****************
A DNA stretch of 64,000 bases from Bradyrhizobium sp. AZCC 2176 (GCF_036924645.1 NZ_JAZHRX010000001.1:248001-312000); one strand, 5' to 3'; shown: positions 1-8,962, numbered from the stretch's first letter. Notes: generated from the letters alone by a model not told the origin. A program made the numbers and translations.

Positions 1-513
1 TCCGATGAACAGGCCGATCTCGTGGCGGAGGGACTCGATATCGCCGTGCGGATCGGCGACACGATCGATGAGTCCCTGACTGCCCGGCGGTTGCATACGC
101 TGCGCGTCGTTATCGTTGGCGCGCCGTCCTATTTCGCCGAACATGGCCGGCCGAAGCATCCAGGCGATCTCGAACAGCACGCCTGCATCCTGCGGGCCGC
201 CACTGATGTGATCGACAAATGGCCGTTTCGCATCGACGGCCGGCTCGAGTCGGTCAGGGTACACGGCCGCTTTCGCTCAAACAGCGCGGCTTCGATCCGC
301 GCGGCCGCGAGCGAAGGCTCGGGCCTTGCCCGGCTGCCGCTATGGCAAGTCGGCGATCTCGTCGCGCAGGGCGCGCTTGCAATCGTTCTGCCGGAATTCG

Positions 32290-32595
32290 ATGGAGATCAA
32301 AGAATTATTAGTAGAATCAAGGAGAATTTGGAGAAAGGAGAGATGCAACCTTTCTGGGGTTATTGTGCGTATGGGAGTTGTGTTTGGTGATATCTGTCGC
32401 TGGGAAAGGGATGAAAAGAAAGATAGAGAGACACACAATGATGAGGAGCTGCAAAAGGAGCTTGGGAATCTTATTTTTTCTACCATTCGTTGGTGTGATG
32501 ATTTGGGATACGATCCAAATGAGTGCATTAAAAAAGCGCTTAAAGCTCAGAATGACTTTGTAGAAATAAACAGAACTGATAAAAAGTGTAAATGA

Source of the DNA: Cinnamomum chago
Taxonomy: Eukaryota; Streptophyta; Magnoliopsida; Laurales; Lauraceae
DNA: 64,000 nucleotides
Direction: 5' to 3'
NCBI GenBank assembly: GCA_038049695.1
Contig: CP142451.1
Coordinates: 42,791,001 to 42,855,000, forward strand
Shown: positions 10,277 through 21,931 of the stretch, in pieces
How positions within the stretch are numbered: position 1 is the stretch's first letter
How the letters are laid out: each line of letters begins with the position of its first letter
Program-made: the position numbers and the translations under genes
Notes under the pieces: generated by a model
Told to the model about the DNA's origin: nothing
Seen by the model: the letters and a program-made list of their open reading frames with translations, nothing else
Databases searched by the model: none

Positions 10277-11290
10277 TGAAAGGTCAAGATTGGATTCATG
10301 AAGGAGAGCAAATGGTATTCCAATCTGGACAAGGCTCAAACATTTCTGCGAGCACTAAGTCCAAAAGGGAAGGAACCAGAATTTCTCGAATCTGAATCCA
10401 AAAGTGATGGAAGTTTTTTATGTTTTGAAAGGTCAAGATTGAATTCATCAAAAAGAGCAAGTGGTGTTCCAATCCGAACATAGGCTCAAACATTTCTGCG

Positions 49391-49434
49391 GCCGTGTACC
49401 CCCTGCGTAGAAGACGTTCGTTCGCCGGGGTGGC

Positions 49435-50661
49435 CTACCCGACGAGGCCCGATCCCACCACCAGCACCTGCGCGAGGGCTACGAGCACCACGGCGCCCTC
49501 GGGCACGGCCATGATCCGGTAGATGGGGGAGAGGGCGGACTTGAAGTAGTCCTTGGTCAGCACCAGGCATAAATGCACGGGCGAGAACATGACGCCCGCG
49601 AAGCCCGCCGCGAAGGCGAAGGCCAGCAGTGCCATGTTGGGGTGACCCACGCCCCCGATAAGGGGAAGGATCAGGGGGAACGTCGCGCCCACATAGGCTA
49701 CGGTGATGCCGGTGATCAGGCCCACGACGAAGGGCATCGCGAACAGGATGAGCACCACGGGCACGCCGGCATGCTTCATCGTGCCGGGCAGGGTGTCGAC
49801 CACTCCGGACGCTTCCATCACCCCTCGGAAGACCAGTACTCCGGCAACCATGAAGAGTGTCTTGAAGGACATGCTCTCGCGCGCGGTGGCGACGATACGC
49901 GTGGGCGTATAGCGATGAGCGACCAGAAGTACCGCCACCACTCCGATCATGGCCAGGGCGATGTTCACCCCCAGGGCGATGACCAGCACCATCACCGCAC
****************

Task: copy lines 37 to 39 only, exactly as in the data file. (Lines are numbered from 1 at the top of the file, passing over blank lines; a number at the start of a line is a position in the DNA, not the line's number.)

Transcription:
49601 AAGCCCGCCGCGAAGGCGAAGGCCAGCAGTGCCATGTTGGGGTGACCCACGCCCCCGATAAGGGGAAGGATCAGGGGGAACGTCGCGCCCACATAGGCTA
49701 CGGTGATGCCGGTGATCAGGCCCACGACGAAGGGCATCGCGAACAGGATGAGCACCACGGGCACGCCGGCATGCTTCATCGTGCCGGGCAGGGTGTCGAC
49801 CACTCCGGACGCTTCCATCACCCCTCGGAAGACCAGTACTCCGGCAACCATGAAGAGTGTCTTGAAGGACATGCTCTCGCGCGCGGTGGCGACGATACGC